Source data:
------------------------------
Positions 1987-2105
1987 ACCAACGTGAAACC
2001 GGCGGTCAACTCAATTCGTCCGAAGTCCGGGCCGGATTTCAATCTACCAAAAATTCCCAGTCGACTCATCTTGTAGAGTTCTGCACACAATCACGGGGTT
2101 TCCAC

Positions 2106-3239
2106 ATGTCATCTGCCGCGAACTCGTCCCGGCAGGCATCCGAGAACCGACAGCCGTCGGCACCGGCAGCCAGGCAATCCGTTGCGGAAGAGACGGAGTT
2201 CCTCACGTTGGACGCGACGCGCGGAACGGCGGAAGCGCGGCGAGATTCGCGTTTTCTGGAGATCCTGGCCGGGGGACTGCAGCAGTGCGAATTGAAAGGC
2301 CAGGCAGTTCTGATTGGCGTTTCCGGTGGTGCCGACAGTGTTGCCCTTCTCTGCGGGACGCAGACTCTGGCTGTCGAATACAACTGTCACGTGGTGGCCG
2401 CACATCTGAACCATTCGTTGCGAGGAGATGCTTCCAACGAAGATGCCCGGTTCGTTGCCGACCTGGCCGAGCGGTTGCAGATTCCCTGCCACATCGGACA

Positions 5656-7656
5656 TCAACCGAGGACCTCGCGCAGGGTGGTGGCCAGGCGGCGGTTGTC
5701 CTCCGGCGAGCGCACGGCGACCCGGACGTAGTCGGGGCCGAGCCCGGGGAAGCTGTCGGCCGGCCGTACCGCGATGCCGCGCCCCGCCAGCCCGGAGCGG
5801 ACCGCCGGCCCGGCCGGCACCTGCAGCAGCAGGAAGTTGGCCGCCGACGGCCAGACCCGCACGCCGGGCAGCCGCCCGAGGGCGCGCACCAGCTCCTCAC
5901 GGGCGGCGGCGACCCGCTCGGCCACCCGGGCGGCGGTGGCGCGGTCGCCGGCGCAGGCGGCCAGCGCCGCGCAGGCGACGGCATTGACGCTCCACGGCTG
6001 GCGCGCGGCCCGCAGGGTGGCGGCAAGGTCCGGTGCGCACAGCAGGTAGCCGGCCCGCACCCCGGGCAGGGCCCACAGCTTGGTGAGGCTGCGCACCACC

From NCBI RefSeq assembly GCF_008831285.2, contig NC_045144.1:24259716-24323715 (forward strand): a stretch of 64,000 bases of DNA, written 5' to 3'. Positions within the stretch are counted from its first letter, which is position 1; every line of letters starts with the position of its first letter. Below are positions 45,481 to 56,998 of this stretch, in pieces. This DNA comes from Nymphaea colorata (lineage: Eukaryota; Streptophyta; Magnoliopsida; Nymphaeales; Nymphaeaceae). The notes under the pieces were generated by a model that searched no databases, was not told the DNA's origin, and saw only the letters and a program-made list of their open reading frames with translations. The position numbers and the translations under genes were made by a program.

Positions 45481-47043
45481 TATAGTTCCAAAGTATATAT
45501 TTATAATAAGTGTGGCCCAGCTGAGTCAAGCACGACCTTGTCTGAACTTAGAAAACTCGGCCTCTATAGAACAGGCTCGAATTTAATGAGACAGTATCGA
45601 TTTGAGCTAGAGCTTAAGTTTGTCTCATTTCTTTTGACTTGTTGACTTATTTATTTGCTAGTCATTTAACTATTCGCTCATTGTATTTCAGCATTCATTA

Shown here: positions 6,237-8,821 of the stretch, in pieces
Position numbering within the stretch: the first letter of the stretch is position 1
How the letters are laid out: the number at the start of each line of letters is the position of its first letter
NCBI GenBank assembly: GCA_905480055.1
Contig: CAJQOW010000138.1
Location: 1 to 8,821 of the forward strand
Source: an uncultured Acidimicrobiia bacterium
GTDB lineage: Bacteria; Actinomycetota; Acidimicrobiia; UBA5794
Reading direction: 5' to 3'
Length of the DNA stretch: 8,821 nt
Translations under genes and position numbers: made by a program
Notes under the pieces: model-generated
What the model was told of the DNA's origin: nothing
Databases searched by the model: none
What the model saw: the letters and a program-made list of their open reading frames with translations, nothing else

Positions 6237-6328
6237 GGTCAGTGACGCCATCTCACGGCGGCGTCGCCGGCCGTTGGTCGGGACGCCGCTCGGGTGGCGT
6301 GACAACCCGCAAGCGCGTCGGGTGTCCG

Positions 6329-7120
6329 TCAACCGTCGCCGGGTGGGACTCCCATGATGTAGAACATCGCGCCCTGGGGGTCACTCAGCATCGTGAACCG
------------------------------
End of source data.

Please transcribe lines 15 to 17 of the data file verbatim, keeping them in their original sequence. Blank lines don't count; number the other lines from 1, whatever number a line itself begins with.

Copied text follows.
6001 GCGCGCGGCCCGCAGGGTGGCGGCAAGGTCCGGTGCGCACAGCAGGTAGCCGGCCCGCACCCCGGGCAGGGCCCACAGCTTGGTGAGGCTGCGCACCACC

From NCBI RefSeq assembly GCF_008831285.2, contig NC_045144.1:24259716-24323715 (forward strand): a stretch of 64,000 bases of DNA, written 5' to 3'. Positions within the stretch are counted from its first letter, which is position 1; every line of letters starts with the position of its first letter. Below are positions 45,481 to 56,998 of this stretch, in pieces. This DNA comes from Nymphaea colorata (lineage: Eukaryota; Streptophyta; Magnoliopsida; Nymphaeales; Nymphaeaceae). The notes under the pieces were generated by a model that searched no databases, was not told the DNA's origin, and saw only the letters and a program-made list of their open reading frames with translations. The position numbers and the translations under genes were made by a program.

Positions 45481-47043